As I noted above, this is Macdonald’s first, and though at times there are some lovely bits of dialogue (“I wouldn’t trust him with a burnt-out match.” is another), at others he slightly overdoes it. The line between inspiration and pastiche can be a thin one, and once or twice Macdonald crosses it. Here, I thought the tires element just a metaphor too far:
“You want to go there?”
“Why not?” I said. “The night is young.” I was lying. The night was old and chilly, with a slow heartbeat. The tires whined like starved cats on the fog-sprinkled black-top. The neon along the strip glared with insomnia.
That’s just too hardboiled. I couldn’t take it entirely seriously, it was too studiedly Chandler-esque, too plainly an imitation. Macdonald also has a habit of describing all the female characters’ breasts, which have nipples that look at Archer like eyes or point out at him (going on the films I suspect 1940 bras were a bit pointy actually) or generally tend to be a bit noticeable – giving me at least the slightly unfortunate impression that Archer was one of those men who speak to women’s chests rather than their faces.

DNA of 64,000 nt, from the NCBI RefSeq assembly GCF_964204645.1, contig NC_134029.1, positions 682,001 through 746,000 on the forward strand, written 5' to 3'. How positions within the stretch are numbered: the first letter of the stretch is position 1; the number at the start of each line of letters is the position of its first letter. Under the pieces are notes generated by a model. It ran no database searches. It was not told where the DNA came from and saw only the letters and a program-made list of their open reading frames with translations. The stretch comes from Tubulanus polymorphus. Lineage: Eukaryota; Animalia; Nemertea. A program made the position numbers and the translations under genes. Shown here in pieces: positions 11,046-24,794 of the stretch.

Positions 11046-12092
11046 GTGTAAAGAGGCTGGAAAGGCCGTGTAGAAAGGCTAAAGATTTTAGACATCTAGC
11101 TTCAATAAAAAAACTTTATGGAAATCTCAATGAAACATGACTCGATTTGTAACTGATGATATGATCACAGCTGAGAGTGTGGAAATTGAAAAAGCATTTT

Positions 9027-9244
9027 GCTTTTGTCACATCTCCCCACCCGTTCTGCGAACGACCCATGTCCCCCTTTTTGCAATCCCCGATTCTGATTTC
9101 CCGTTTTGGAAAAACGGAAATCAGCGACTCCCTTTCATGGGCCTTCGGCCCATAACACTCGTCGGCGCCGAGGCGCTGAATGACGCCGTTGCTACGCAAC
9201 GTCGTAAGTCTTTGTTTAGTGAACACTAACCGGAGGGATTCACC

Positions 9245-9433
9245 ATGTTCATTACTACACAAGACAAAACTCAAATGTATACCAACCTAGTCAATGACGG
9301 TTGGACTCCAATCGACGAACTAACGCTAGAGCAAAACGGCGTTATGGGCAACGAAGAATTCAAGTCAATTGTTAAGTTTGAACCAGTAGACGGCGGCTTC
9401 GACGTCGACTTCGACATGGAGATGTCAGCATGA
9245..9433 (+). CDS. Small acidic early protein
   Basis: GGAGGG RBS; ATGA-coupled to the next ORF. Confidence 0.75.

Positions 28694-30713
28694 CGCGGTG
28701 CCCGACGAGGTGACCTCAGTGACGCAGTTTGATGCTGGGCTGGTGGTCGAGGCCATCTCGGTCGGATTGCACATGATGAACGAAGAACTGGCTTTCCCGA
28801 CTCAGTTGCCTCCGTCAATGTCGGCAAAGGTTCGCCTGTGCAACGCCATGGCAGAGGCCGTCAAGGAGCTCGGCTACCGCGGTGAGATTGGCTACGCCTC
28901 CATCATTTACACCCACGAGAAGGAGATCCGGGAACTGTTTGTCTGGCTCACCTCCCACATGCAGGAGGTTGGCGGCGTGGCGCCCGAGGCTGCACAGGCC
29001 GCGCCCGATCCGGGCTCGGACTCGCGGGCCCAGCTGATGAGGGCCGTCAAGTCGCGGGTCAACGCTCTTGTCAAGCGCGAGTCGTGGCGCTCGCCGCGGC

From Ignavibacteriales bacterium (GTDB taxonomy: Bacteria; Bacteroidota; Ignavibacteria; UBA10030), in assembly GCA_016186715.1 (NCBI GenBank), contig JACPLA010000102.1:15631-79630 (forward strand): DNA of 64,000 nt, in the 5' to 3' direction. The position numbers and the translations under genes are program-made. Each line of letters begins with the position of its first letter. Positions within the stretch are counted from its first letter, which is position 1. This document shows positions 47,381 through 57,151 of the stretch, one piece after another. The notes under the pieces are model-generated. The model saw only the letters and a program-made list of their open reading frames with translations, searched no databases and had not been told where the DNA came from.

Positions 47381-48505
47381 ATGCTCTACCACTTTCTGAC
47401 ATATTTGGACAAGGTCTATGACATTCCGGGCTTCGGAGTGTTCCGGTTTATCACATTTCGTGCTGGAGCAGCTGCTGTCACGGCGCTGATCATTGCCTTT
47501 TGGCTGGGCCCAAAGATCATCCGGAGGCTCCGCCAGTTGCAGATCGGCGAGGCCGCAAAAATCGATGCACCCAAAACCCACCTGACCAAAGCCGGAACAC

Plotwise, this goes as you’d expect, Archer gets beaten up and sapped a few times (“His fist struck the nape of my neck. Pain whistled through my body like splintered glass, and the night fell on me solidly again.”), has guns held on him more than once, people get killed and the whole thing turns out more complex than it looks. This isn’t a novel that pushes the boundaries of its genre, it’s rather a novel by an author drawing heavily on what went before and writing firmly within the genre his predecessors created. It’s enjoyable, but it’s a novel for genre fans, not so much for those looking to take a dip outside their usual literary waters, for whom I’d recommend going back to Chandler or Hammett just like Macdonald himself did.